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14

Municipal Guide To Clean Water: Conducting Sanitary Surveys to Improve Coastal Water Quality

vegetation or unusual flow, odor, or color; turbidity; deposits/stains; floating debris; or damage to storm drainage structures (e.g., cracking, corrosion) can indicate grossly contaminated areas.17

based on the results. For example, if a monitoring station has high bacteria levels and the next station upriver is clean, continue to adjust the location of the upriver site to further narrow the problem area.

Fecal indicator bacteria monitoring

Preliminary screening for high bacteria scores should be conducted throughout the watershed to identify general pollution trends. Sample collection should be conducted using quality-assured protocols available via the MHB Program and/or state agencies such as the DEP and DMR.

  • Monitoring stations should be safely accessible. Obtain permission from property owners when appropriate. Use caution when collecting samples that you suspect may have high bacteria levels. Consider wearing gloves and wash your hands before and after sample collection.

After gathering generalized water quality data, specific streams, drainage pipes, etc. can be monitored to iden- tify pollution sources. Try to bracket (i.e., monitor above and below) potential pollution sources. For example, if a monitoring station located below a suspect property has recorded bacteria levels that are higher compared to an upriver location, this provides sufficient evidence to take a closer look. Additionally, a sample can be collected from any type of questionable flow, seepage, standing water, etc. within the survey area to determine bacteria levels.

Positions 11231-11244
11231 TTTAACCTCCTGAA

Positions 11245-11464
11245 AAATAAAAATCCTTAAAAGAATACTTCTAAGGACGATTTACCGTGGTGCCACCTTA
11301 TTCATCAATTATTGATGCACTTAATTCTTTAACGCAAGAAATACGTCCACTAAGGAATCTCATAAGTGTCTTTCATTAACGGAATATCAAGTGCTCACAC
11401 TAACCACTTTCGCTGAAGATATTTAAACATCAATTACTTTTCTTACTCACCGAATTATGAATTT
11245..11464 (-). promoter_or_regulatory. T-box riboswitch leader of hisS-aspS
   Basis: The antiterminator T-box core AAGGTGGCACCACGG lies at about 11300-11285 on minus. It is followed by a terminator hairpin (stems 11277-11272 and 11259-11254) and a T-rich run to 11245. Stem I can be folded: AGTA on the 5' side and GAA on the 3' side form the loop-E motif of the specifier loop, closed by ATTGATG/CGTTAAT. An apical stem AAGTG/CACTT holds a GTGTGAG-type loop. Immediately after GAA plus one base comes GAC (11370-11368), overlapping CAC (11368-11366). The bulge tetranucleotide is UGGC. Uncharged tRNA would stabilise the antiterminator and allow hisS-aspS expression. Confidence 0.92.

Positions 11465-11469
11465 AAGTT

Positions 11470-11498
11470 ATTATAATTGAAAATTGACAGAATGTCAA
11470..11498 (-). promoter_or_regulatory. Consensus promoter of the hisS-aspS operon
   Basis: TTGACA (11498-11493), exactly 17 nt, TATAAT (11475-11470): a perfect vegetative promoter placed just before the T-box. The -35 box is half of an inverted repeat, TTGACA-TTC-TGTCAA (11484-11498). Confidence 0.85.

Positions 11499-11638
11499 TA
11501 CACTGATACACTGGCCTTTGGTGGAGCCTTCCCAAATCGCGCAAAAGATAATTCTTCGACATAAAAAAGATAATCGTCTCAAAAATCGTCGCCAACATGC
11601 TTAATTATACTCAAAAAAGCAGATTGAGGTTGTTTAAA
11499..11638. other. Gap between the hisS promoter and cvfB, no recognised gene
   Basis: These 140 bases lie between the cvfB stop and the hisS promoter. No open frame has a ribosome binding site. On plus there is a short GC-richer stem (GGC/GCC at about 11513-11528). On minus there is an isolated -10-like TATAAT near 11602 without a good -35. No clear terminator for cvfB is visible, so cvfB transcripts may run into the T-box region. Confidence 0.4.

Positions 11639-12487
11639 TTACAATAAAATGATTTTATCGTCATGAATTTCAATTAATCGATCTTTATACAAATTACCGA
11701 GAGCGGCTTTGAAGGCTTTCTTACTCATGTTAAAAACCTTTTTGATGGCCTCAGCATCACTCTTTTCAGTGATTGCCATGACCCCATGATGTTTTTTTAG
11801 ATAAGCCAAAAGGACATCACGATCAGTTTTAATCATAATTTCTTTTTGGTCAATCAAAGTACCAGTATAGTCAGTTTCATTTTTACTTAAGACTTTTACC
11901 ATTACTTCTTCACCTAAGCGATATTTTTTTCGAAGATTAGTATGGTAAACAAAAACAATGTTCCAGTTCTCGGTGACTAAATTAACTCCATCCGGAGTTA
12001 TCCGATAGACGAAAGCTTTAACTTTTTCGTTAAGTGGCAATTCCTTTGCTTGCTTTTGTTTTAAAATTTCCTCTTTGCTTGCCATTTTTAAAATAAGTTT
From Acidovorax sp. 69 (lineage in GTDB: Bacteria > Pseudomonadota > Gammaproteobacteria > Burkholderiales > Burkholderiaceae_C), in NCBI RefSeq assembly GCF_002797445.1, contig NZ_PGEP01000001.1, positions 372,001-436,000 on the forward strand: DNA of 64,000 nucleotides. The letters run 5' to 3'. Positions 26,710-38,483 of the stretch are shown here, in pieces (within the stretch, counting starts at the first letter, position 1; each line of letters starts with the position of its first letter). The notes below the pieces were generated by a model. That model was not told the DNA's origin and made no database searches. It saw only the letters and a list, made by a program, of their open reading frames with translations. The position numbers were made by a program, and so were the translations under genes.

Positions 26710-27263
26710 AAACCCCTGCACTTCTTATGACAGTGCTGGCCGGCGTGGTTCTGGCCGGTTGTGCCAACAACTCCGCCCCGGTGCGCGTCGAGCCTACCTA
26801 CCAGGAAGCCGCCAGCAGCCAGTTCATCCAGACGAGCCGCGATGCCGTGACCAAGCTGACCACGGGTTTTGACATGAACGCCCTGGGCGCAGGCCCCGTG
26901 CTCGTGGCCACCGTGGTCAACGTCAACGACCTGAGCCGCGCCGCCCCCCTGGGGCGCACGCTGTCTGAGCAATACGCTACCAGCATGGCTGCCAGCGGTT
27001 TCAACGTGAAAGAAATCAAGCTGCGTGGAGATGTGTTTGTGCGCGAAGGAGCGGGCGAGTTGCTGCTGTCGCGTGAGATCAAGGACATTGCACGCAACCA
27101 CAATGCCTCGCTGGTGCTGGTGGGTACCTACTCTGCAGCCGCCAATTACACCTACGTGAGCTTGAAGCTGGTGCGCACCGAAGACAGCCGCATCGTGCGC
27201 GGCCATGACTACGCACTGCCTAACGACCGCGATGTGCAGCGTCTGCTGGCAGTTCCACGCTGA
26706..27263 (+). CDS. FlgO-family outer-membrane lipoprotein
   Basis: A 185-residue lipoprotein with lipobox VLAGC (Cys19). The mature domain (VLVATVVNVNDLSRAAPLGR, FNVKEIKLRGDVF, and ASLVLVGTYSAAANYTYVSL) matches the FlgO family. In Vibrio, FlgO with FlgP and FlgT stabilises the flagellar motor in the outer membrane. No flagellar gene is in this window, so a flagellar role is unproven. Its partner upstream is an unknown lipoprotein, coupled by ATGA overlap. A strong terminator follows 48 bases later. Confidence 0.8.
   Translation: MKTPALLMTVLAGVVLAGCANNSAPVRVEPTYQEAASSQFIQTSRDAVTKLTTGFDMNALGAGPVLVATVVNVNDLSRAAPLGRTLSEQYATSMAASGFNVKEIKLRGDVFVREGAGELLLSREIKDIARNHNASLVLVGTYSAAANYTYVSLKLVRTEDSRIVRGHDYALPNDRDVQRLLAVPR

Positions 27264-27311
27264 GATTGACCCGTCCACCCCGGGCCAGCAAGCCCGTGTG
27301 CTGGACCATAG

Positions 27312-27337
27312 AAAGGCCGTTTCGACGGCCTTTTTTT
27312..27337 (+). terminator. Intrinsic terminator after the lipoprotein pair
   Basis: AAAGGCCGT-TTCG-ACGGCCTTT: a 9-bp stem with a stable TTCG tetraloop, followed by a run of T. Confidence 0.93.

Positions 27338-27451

• Document monitoring locations via maps and/or

GPS coordinates.

Monitoring should focus on human activities and distur- bance in the watershed. Depending on the size and char- acteristics of the watershed, start at the mouth of the river and/or storm drain on the shoreline and progressively move inland to bracket potential sources. Monitoring sites should be strategically placed to capture the impact of suspect areas such as properties with subsurface wastewater disposal (i.e., septic) systems in close proximity to the water body, agricul- tural operations, OBDs, POTW outfalls, CSOs, tributaries, etc.

  • Conduct bacteria monitoring during dry and wet weather. Trends in concentrations should be examined for “hotspots” within the drainage network and the monitoring locations should be adjusted

Similar to the challenge of determining how far inland the sanitary survey should extend, how far upriver a special monitoring study should extend depends on the characteristics of the watershed, recorded bacteria levels, and the resources available. In some cases, the monitor- ing data will continue to exhibit high bacteria levels as the stations move farther upstream. In other words, the sources of contamination may be extensive and there may not be a “clean” sample to determine the upper limit of the focus area. This is especially true in large watersheds, where the first tier of the special study and corresponding property survey may encompass the shoreline extending upstream to the head of tide region (i.e., the farthest point upstream where a river is affected by tidal fluctuations).

Testing for optical brighteners24

Optical brighteners are commonly used in commercial or retail products such as clothing detergents, dishwash- ing, personal care products, etc. to increase the white- ness of materials. After use, these products are typically flushed down the drain; therefore, the presence of optical brighteners in water likely indicates human sources of contamination (i.e., from an illicit discharge/straight pipe or graywater, or malfunctioning septic system).

  • Anchor absorbent pads via traps (i.e., metal cages) at sample locations. Retrieve after 48 hours and examine under a UV light to detect the presence/

Sarah Mosley

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